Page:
The Mountain Goats Storm The Wilbur
// Photo by Amber Levis
“I only deal in universal sentiment,” John Darnielle, lead singer of the Mountain Goats, tells the crowd. “I don’t fuck around with these niche sentiments. We’ve all been there. We’ve all committed multiple murders so we can have more time with our loved ones.”
The band rips into “Extraction Point,” a song that narrates a drive home after a night of killing, and a highlight from their newest release, Bleed Out.
It’s Friday, Sep. 2 at the Wilbur Theatre in Boston. Darnielle is rocking out to the concept(-ish) album, which was inspired by old action movies he watched during the early stages of the pandemic. The band’s output over the past decade has veered away from the autobiographical to fantastical plots starring wizard cultists, washed-up California goths, and now pulp heroes bent on vengeance. Though he may have meant the remark ironically, Darnielle’s cast of hyperspecific characters remain relatable, and their desperate situations universal.
Fans get up to dance to Bleed Out’s lead single, winkingly titled “Training Montage.” “I’m doing this for revenge,” Darnielle yowls, “I’m doing this for you.” If the foot-on-the-gas acts of violence in Bleed Out are kayfabe, Darnielle has said, their underlying moods are very much human.
This energy courses through the rest of the show. Take this rendition of “Minnesota,” first released in 1997, where the combined force of bassist Peter Hughes, drummer Jon Wurster, and new sax/keyboardist Matt Douglas transforms the loneliness of the original recording (“The house is throbbing and the heat keeps coming / And I keep looking at you”) into something uptempo and almost threatening.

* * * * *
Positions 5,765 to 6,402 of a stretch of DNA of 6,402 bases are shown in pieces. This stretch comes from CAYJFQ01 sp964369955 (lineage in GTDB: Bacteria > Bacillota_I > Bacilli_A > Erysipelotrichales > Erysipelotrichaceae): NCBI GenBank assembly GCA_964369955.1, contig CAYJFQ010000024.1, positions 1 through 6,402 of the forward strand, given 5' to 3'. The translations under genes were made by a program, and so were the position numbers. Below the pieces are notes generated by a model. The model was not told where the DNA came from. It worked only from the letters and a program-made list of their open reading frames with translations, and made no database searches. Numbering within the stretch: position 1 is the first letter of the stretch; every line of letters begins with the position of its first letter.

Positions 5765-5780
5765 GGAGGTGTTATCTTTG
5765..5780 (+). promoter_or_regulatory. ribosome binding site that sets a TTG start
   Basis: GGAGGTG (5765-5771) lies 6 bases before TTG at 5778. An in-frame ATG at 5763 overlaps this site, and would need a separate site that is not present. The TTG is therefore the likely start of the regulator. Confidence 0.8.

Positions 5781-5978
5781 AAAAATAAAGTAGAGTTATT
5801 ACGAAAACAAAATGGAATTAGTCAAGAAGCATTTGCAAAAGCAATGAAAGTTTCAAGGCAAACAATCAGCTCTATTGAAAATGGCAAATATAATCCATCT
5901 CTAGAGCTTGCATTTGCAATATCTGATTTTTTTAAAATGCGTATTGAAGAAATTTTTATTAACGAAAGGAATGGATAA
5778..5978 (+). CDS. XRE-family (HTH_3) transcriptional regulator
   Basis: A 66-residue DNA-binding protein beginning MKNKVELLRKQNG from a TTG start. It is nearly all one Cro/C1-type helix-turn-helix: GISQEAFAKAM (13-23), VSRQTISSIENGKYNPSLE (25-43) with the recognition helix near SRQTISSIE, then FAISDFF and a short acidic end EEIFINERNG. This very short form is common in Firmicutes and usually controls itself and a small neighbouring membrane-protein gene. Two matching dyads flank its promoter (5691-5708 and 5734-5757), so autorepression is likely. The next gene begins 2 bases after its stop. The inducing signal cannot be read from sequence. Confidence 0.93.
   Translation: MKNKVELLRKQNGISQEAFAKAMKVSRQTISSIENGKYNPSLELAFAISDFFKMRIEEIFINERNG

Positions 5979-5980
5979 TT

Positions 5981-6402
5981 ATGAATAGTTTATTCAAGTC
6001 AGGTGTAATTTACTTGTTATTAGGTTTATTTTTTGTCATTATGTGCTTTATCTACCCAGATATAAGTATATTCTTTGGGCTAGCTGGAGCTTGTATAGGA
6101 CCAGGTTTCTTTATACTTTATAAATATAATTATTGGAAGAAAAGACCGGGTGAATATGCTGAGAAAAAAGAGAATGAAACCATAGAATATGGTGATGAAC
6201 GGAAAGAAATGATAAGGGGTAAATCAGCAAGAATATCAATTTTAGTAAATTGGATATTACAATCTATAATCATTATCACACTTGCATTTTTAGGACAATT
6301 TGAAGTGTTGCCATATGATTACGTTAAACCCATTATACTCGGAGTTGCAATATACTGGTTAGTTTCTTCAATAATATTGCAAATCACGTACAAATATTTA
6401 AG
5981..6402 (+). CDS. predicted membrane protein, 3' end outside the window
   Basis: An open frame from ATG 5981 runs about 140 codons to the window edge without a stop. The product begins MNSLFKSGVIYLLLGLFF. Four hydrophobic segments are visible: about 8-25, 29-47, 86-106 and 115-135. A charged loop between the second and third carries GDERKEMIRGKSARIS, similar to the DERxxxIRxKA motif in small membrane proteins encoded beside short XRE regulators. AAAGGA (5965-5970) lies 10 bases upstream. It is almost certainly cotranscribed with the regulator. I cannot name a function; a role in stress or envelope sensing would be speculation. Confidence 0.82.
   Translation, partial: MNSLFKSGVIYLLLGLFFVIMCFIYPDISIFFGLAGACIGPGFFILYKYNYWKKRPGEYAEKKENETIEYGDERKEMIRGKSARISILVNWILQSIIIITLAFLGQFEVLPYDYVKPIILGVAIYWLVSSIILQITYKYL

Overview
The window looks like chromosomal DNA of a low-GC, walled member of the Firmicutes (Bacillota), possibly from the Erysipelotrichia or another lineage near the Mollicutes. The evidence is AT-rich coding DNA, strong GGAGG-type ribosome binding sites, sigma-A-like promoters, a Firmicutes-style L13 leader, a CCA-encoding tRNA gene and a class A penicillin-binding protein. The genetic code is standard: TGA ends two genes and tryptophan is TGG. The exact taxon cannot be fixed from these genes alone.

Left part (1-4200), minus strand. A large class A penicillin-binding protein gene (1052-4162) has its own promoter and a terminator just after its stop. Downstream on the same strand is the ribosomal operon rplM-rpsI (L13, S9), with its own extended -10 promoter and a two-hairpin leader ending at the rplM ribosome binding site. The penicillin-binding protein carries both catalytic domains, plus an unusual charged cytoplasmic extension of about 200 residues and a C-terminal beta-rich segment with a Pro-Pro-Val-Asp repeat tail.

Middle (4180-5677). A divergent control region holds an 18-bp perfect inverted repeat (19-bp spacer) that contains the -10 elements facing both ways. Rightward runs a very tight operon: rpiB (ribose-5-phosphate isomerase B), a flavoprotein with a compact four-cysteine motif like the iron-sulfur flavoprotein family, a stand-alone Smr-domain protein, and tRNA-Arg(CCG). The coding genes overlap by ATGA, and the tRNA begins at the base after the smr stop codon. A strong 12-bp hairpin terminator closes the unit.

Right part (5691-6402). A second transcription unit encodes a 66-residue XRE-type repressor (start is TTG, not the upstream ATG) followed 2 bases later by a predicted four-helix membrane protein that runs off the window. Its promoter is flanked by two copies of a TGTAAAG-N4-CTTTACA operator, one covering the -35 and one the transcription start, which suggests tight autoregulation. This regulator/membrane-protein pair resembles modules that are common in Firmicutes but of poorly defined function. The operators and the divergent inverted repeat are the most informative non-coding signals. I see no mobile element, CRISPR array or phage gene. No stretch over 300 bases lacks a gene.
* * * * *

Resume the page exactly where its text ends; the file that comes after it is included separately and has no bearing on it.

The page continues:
// Photo by Amber Levis
For the middle third of the set, the band steps out, leaving just Darnielle. He free-associates through a handful of older material: the lo-fi, piercingly vulnerable solo guitar songs he put out for years on cassette before being signed.
There’s no program for this part –– instead, he flips through a book of past setlists at random. An advantage of the Mountain Goats’ extensive repertoire is that they have hundreds of songs to choose from, and a testament to the crowd’s devotion is that they know nearly all of them. When Darnielle forgets the lyrics to “Star Dusting,” a superdeep cut from an early cassette, audience members shout out the rest of the stanza.
As he sings about gruesome midnight murders and fast getaways, Darnielle infuses his performance with charismatic Dad Energy; his banter with the audience feels intimate and fond. The band comes back, and they are tight; Darnielle jumps up and down as each song reaches its climax and does a little kick at the end of anthemic fan favorite “Up the Wolves.”
They make a strong case for serving revenge hot.